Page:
Asa Lovechild:Could Black Women Be Fueling Their Own Objectification In Entertainment?

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I have watched blog after blog, including my own, report on Rick Ross and his outlandish lyrics and in every case, we have all attacked the former security guard/rapper for being so disrespectful to women. The rapper may have sparked a much needed revolution within the entertainment industry. Where are the Sister Souljahs and the Queen Latifahs when you need them?

But before women get high and mighty about telling men off, take a look in the mirror, if only for a moment. We must ask ourselves are we contributing to the behavior that we despise so much? As entertainers, we tend to say that it is all in good fun, everyone has a right to explore their creativity and their s**y and just be free. But, what about the audience that is naturally gravitating toward you that is comprised of those 21 years and under?

Then those same youth become of a certain age and still believe that in order to attract men, you have to look like the girls in the videos and the singers who appear to look well put together. We have to ask ourselves why is it we get mad at men, when we perpetuate their behavior with the things that we choose to wear?  And before we place all of the responsibility on parents, let me remind you that we are role models by default, whether we like it or not. Even if a parent has a strong hold on their children, we can often make it challenging for them by what we as entertainers put out there.

The young men that are looking at the images of these very same celebrities expect the women that they date to be as hot as them with no flaws, when the reality is that these same celebrities have to do a lot to look that way, giving the illusion that they wake up in the morning flawless. Instead of art imitating life, life soon begins to imitate art and the line between illusion and reality becomes unhealthily distorted.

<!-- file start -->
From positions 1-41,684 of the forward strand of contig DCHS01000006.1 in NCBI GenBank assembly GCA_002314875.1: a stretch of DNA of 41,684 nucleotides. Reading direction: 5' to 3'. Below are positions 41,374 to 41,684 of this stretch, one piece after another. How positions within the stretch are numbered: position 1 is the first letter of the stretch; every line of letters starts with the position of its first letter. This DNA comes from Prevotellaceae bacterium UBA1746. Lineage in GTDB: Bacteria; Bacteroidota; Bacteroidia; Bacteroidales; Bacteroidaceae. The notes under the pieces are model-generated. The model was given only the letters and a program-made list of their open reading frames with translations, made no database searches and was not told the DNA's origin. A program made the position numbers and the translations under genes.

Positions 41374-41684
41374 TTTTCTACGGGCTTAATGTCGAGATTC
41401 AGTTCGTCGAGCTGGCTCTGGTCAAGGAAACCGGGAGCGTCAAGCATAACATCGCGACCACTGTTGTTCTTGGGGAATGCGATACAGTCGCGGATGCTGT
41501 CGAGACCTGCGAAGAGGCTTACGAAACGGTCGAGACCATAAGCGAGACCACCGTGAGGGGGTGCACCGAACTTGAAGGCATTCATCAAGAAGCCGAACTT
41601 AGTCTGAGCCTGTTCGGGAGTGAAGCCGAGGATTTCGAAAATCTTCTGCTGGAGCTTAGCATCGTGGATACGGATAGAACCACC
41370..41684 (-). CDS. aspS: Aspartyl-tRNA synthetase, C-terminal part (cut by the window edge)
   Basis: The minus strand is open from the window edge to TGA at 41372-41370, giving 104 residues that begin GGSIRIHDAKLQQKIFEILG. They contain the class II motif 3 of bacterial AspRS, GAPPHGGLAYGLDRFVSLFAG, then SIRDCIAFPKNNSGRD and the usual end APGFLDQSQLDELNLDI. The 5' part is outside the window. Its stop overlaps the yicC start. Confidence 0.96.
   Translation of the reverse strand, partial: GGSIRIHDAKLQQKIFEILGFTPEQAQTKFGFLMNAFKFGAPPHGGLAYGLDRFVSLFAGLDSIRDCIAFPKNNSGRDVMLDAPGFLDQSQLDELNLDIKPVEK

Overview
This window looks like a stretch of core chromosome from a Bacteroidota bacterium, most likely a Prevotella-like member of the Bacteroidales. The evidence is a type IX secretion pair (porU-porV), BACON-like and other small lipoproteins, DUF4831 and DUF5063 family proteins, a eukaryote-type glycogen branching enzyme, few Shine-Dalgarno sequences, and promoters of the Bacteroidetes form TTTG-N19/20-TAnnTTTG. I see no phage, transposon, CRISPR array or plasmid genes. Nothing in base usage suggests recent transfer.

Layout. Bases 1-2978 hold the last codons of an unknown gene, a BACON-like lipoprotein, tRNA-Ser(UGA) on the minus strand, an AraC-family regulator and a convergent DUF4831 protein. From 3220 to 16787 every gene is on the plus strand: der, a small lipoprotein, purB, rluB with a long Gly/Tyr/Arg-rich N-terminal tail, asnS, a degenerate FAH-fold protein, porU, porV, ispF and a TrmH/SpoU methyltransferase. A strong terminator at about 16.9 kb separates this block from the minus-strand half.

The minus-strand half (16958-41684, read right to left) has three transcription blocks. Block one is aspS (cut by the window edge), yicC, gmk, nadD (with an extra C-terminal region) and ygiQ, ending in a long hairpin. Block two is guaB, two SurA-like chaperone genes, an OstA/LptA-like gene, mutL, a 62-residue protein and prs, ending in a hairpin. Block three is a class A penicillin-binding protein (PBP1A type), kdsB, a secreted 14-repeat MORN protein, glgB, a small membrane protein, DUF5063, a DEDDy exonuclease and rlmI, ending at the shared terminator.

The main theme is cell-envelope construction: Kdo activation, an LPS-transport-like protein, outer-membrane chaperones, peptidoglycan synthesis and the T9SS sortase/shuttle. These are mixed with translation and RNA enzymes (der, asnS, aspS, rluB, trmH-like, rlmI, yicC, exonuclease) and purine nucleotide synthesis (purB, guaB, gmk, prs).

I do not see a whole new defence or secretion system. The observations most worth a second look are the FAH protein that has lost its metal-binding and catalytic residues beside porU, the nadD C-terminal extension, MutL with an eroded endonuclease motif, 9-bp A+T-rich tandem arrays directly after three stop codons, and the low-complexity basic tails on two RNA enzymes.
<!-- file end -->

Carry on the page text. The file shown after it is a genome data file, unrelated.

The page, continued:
When a young girl looks in the mirror and sees herself not so perfect, she begins to wonder, “how do I get to Beyoncé status and fast”. Much worse the young men who look at these images and how we as women allow ourselves to be smacked on the backside, made to dance around while men swoon over our big derriere and supple front, sucking on lollipops and filling our mouths with milk made to drip from our lips down to our thighs, what do you expect? Instead of women “running the world”, we become women run by it.  Instead of being queens , we become faithful concubines.

We have become sophisticated prostitutes for pimps. We have become the modern day Safreeta Mae house Negros whose sole purpose is to exist, simply for the pleasure of men. Forget that we have beautiful voices, can run businesses, write timeless songs with substance, forget that we are real.  But who changes this predicament that we have found ourselves in? Hollywood is not going to do it. We cannot expect men to see us differently if we don’t set the standard. Sure there are those in the industry that have a different voice that refuse to subject themselves to being defined by their outer extremities. But, they can only be named on one hand and their voice seems to be muted by the loud siren call of heavy hitters whose success has been anchored by their advance ability to gyrate in a leotard.

Asa Lovechild is an accomplished actress and singer out of New York City and a supporter of  One Billion Rising

Follow @asalovechild